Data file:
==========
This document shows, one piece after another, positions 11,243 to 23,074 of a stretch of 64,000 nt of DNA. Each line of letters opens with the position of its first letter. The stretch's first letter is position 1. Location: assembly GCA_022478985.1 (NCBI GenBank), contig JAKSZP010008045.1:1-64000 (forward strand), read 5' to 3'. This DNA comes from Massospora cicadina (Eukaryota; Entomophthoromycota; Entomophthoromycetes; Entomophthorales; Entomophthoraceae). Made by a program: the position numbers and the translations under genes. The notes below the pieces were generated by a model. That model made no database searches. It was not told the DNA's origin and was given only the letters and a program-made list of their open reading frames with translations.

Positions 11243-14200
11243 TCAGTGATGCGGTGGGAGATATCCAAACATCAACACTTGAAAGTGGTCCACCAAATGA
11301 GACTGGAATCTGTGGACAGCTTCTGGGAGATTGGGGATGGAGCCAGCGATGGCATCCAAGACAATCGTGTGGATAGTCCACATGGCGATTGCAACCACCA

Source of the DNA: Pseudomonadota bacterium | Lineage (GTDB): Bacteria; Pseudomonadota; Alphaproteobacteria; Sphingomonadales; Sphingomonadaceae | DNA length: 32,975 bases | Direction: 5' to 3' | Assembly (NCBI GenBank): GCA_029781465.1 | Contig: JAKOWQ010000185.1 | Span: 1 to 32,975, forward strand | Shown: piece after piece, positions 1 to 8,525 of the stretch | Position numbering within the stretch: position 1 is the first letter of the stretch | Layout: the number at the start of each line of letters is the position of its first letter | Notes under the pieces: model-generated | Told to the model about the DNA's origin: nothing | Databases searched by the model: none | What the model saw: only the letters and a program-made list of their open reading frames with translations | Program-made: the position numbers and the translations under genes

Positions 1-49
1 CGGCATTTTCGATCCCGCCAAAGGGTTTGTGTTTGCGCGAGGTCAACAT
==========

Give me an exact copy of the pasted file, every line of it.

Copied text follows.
This document shows, one piece after another, positions 11,243 to 23,074 of a stretch of 64,000 nt of DNA. Each line of letters opens with the position of its first letter. The stretch's first letter is position 1. Location: assembly GCA_022478985.1 (NCBI GenBank), contig JAKSZP010008045.1:1-64000 (forward strand), read 5' to 3'. This DNA comes from Massospora cicadina (Eukaryota; Entomophthoromycota; Entomophthoromycetes; Entomophthorales; Entomophthoraceae). Made by a program: the position numbers and the translations under genes. The notes below the pieces were generated by a model. That model made no database searches. It was not told the DNA's origin and was given only the letters and a program-made list of their open reading frames with translations.

Positions 11243-14200
11243 TCAGTGATGCGGTGGGAGATATCCAAACATCAACACTTGAAAGTGGTCCACCAAATGA
11301 GACTGGAATCTGTGGACAGCTTCTGGGAGATTGGGGATGGAGCCAGCGATGGCATCCAAGACAATCGTGTGGATAGTCCACATGGCGATTGCAACCACCA

Source of the DNA: Pseudomonadota bacterium | Lineage (GTDB): Bacteria; Pseudomonadota; Alphaproteobacteria; Sphingomonadales; Sphingomonadaceae | DNA length: 32,975 bases | Direction: 5' to 3' | Assembly (NCBI GenBank): GCA_029781465.1 | Contig: JAKOWQ010000185.1 | Span: 1 to 32,975, forward strand | Shown: piece after piece, positions 1 to 8,525 of the stretch | Position numbering within the stretch: position 1 is the first letter of the stretch | Layout: the number at the start of each line of letters is the position of its first letter | Notes under the pieces: model-generated | Told to the model about the DNA's origin: nothing | Databases searched by the model: none | What the model saw: only the letters and a program-made list of their open reading frames with translations | Program-made: the position numbers and the translations under genes

Positions 1-49
1 CGGCATTTTCGATCCCGCCAAAGGGTTTGTGTTTGCGCGAGGTCAACAT